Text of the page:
Ableism Becca Meyers

Becca Meyers And Ableism In The Olympics

Maryland Paralympian Becca Meyers honored after being forced to pull out of Tokyo Games

Madeleine O’NeillUSA TODAY NETWORKView Comments0:311:47

U.S. Paralympian Becca Meyers receives a citation from Gov. Larry Hogan.

Paralympic swimmer Becca Meyers received a citation from Maryland’s governor Monday, a week after the three-time gold medalist from Maryland pulled out of this summer’s Tokyo games because she could not bring her own personal care assistant.

Gov. Larry Hogan presented the award to Meyers at a ceremony recognizing the 31st anniversary of the Americans with Disabilities Act.

“Maryland is very proud to support your efforts to help the world understand that accommodations are not optional and that people with disabilities deserve access to participate and compete in the pool and in all aspects of life,” Hogan said, reading from the citation.

Meyers announced last week that she would not participate in the Paralympic Games in Tokyo because she could not bring her mother to serve as personal care assistant.

“I’m angry, I’m disappointed, but most of all, I’m sad not to be representing my country,” Meyers wrote on Twitter.

Meyers was born deaf and has progressive sight loss as a result of a genetic disorder called Usher Syndrome.

In an opinion piece for USA Today, Meyers wrote that the U.S. Olympic & Paralympic Committee had denied her the use of a personal care assistant because of COVID-19 restrictions.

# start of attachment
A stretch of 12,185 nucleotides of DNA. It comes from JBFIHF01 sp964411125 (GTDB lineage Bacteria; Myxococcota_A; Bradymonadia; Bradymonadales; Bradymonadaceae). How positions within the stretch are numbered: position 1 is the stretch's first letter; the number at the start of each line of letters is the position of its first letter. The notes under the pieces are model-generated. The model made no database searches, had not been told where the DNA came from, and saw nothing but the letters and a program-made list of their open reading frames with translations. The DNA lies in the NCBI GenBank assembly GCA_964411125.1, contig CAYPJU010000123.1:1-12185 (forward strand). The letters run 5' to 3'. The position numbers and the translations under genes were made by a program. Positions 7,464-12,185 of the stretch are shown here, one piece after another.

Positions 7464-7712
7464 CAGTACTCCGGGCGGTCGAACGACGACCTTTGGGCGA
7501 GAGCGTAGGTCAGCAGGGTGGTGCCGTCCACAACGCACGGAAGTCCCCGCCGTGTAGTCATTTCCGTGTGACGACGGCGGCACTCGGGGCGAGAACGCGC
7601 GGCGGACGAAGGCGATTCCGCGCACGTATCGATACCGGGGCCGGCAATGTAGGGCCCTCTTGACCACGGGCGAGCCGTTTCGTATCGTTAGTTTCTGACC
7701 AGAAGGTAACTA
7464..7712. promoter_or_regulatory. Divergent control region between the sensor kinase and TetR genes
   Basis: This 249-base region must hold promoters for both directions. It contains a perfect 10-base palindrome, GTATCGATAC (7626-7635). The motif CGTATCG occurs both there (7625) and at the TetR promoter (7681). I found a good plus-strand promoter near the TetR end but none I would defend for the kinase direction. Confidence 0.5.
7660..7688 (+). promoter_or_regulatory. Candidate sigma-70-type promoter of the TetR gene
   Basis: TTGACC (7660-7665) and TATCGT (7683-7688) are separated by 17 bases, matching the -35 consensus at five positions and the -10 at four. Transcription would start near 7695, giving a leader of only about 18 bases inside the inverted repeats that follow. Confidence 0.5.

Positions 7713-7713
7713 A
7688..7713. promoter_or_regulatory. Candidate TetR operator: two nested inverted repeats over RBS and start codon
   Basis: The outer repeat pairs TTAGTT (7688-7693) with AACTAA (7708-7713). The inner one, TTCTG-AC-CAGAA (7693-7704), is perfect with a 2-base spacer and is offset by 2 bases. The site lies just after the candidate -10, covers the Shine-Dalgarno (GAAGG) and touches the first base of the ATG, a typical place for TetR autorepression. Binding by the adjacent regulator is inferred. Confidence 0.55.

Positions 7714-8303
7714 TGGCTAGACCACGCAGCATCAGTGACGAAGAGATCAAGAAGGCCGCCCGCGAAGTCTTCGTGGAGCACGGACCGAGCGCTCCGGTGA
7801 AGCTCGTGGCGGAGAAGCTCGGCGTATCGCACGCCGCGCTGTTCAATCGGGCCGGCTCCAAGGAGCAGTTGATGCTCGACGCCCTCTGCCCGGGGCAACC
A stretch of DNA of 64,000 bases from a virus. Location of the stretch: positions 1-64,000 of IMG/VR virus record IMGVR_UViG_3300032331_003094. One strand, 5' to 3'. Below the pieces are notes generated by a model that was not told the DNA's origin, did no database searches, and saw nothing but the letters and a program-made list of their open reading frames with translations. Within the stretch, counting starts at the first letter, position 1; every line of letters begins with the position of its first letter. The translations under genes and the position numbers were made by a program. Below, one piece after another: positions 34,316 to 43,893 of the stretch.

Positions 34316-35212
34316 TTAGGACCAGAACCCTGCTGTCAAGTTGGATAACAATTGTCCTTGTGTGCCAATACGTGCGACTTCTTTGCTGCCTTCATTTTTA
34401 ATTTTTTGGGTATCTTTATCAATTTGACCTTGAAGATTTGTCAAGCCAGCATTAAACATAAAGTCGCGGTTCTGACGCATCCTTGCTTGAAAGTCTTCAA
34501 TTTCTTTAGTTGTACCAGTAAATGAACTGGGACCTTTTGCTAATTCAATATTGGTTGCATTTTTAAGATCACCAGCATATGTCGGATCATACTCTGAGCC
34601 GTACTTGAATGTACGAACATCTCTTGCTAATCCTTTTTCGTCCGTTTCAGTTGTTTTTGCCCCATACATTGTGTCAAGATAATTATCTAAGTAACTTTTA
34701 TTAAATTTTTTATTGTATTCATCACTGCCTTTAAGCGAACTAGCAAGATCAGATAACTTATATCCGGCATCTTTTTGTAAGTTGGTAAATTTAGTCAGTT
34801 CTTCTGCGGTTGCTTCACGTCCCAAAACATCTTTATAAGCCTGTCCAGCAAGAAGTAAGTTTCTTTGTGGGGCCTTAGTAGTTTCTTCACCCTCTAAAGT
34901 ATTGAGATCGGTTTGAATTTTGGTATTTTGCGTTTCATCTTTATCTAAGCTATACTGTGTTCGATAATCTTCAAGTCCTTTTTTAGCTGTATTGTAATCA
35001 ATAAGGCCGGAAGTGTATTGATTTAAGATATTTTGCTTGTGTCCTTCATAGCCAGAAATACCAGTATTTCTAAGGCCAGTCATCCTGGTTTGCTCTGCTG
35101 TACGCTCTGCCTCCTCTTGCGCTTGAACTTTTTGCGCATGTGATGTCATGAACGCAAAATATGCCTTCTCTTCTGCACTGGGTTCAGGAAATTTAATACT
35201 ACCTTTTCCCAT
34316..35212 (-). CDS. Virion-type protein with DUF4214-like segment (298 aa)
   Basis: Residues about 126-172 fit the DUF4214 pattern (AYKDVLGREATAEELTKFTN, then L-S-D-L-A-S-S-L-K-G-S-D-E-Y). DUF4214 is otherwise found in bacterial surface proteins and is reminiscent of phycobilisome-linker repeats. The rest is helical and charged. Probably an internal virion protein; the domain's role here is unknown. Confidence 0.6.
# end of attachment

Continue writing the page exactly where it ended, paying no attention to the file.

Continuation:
Meyers has been allowed to use a personal care assistant at international swim meets since 2017, she wrote.

“Athletes with disabilities are able to compete in a setting like the Paralympics because of (personal care assistants),” she wrote. “They help us navigate these foreign venues, from the pool deck, athlete check-in to finding where we can eat.”

Becca Meyers at the 2016 Rio Paralympics in Brazil.

As a Paralympic swimmer, Meyers won three gold medals and a silver medal at the 2016 Games in Rio de Janeiro.

She won a silver and a bronze medal at the London Games in 2012.

Hogan and other Maryland officials called on the U.S. Olympic and Paralympic Committee to reverse its decision and allow Meyers to bring her mother to the Tokyo Games as her personal care assistant.

“Becca deserved to be able to compete,” Hogan said. “I’m unbelievably proud of her for having the courage to speak up and to speak out about this injustice.”Your stories live here.Fuel your hometown passion and plug into the stories that define it.Create Account

Maryland senators Ben Cardin and Chris Van Hollen also decried the committee’s decision.

“Becca should never have been asked to choose between her safety and her dream,” Van Hollen wrote on Twitter.

The Paralympic Games begin Aug. 24 in Tokyo.

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